Keep Your Cholesterol in Check with Foods High in Phytosterols

Phytosterols block cholesterol absorption, lowering blood cholesterol levels

Phytosterols are a group of plant-derived compounds that are structurally similar to cholesterol in the human body. When consumed, they compete with cholesterol absorption in the digestive tract, blocking it and, as a result, lowering blood cholesterol levels. Some studies have found that consuming two grams of phytosterols a day may help you lower your LDL cholesterol, or “bad” cholesterol, by 10%. Most people, however, are not getting anywhere near two grams per day. Present-day (2016) dietary intake of phytosterol ranges between 150 to 450 per day, even with food manufacturers enriching many common food products with the compound.

Phytosterol Supplements

While there are supplements that contain phytosterols, the jury is still out on whether they are safe for long-term use (after a year). While they tend to be well-tolerated, the limited research available on their effects is conflicting; some studies suggest they lower heart disease risk, while others say research doesn't support it. For this reason, many experts recommend getting phytosterols from whole food sources.

Getting Phytosterols From Food

The good news is that you can absolutely boost your intake of naturally occurring phytosterols, and reap their health benefits, by increasing the plant foods in your diet. Though phytosterols are difficult to quantify in foods because more than 200 of them exist, the most commonly found phytosterols in foods are sitosterol, stigmasterol, anthrasterol and campesterol. While this list isn’t inclusive, it should give you an idea of phytosterol content in healthy, whole foods. Due to the different methods used, measured phytosterol content may slightly vary from study to study.

The following foods contain the highest amounts of phytosterols:

  • Nuts
  • Whole grain products
  • Vegetables
  • Fruits

Nuts

Nuts contain high amounts of phytosterols, ranging between 95 and 271 mg per 100 g serving of nuts. Studies have shown that a handful of most nuts can have a favorable impact on your lipid profile. The following nuts have the highest phytosterol content:

  • Almonds — 161 mg per 100 g serving
  • Walnuts — 143 mg per 100 g serving
  • Pistachios — 271 mg per 100 g serving
  • Cashews — 120 mg per 100 g serving
  • Pecans — 150 mg per 100 g serving

Roasting or eating them plain are healthy ways to prepare nuts. Frying or heavily salting nuts could have an adverse effect on your heart health if you consume these types of nuts on a regular basis. 

Whole-Grain Foods

Whole grain foods - including rye, barley, and oatmeal - are high in many types of nutrients. Some whole grain products also contain high amounts of phytosterol. The following grains have the highest phytosterol content:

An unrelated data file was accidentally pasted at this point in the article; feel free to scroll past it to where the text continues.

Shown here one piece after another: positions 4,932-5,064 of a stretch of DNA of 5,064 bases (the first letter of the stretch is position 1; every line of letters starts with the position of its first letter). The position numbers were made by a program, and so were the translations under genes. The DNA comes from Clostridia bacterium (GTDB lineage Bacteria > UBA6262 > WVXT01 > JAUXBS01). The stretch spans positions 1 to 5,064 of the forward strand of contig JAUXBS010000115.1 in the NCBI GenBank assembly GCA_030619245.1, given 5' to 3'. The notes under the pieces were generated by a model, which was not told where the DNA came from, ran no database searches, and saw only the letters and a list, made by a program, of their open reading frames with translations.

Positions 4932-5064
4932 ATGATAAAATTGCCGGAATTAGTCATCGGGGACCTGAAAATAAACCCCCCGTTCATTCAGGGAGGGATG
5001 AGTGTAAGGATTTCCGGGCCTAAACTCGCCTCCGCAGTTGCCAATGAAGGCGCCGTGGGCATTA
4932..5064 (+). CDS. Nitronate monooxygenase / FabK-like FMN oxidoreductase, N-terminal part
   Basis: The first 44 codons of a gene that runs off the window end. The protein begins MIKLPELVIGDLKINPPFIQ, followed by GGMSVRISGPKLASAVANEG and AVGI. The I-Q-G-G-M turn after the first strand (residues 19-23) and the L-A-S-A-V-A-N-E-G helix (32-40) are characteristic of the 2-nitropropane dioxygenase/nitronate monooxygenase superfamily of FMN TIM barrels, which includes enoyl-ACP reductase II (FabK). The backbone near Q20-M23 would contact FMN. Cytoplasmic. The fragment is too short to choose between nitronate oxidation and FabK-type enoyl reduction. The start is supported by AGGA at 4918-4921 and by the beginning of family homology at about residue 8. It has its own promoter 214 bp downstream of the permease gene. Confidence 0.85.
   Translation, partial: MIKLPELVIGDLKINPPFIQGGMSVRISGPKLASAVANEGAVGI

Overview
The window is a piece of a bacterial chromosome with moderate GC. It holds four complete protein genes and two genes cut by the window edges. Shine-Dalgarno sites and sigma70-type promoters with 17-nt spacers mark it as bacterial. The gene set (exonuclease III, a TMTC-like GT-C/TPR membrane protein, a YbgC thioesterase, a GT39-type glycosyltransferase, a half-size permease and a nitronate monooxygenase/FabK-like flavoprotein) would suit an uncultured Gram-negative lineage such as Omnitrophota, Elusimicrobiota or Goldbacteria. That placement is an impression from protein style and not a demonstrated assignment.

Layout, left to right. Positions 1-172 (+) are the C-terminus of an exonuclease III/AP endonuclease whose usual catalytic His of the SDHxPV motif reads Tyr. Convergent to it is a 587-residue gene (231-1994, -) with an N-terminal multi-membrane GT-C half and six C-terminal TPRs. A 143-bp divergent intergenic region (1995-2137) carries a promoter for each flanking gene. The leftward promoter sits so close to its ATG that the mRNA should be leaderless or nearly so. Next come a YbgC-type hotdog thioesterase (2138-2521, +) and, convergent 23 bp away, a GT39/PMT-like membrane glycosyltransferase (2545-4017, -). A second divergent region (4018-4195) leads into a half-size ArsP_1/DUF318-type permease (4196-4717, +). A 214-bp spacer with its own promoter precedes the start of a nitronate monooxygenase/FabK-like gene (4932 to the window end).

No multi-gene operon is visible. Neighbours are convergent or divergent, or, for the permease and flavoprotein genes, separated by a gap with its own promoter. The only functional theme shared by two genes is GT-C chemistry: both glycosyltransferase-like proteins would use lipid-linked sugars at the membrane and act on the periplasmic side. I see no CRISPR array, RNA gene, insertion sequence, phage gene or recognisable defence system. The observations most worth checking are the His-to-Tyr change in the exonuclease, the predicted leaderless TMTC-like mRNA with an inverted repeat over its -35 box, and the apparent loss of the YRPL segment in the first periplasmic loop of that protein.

• Flaxseed – 210 mg per 100 g serving
  • Wheat germ – 197 mg per one-half cup
  • Rye bread – 33 mg per two slices

You might try using flax seed or wheat germ as salad toppings or add them to your morning smoothie or oatmeal. And to keep the Rye bread healthy, don't top it with a sugary jam. You might try a nut butter, such as almond. 

Fruits and Vegetables 

Although fruits and vegetables may contain lower amounts of phytosterols compared to nuts and whole grains, they also contain a variety of vitamins, minerals, soluble fiber, and other healthy ingredients that make them cholesterol-friendly. In addition, dressing your salads or vegetables with olive oil boosts the phytosterol content; one tablespoon packs 30mg. The following fruits and vegetables contain the highest amounts of phytosterols:

  • Broccoli – 49.4 mg per 100 g serving
  • Red onion – 19.2 mg per 100 g serving
  • Carrot - 15.3 mg per 100 g serving
  • Corn – 70 mg per 100 g serving
  • Brussels sprouts – 37 mg per 100 g serving
  • Spinach (frozen) – 10.2 mg per 100 g serving
  • Strawberry – 10 mg per 100 g serving
  • Blueberry – 26.4 mg per 100 g serving
  • Banana – 16 mg per 100 g serving
  • Lettuce – 38 mg per 100 g serving
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Article Sources
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  1. Cabral CE, Klein MRST. Phytosterols in the treatment of hypercholesterolemia and prevention of cardiovascular diseasesArq Bras Cardiol. 2017;109(5):475–482. doi:10.5935/abc.20170158

  2. Higdon J. Phytosterols. Oregon State University, Linus Pauling Institute, Micronutrient Information Center. Updated November 2016.

  3. Cabral CE, Klein MRST. Phytosterols in the treatment of hypercholesterolemia and prevention of cardiovascular diseasesArq Bras Cardiol. 2017;109(5):475–482. doi:10.5935/abc.20170158

  4. Kim Y, Keogh J, Clifton PM. Nuts and cardio-metabolic disease: a review of meta-analysesNutrients. 2018;10(12):1935. doi:10.3390/nu10121935

  5. Kornsteiner-Krenn M, Wagner KH, Elmadfa I. Phytosterol content and fatty acid pattern of ten different nut types. Int J Vitam Nutr Res. 2013;83(5):263-270. doi:10.1024/0300-9831/a000168

Additional Reading
  • Cleveland Clinic. Phytosterols, Sterols, and Stanols.

  • Higdon, Jane, Drake, Victoria, J., Delage, Barbara, Racette, Susan B. The Linus Pauling Institute Micronutrient Information Center. Phytosterols

  • Othman RA, Myrie SB, Jones PJ. Non-cholesterol sterols and cholesterol metabolism in sitosterolemia. Atherosclerosis. 2013;231(2):291-299.

  • Racette, Susan B, Lin, Xiaobo, Lefevre, Michael, Anderson Spearie, Catherine, Most, Marlene M, Ma, Lina, and Ostlund, Jr., Richard E. Am J Clin Nutr. Dose effects of dietary phytosterols on cholesterol metabolism: a controlled feeding study. 2010 Jan; 91(1): 32–38.

  • Rolfes SR, Whitney E. Understanding Nutrition, 13th ed 2013.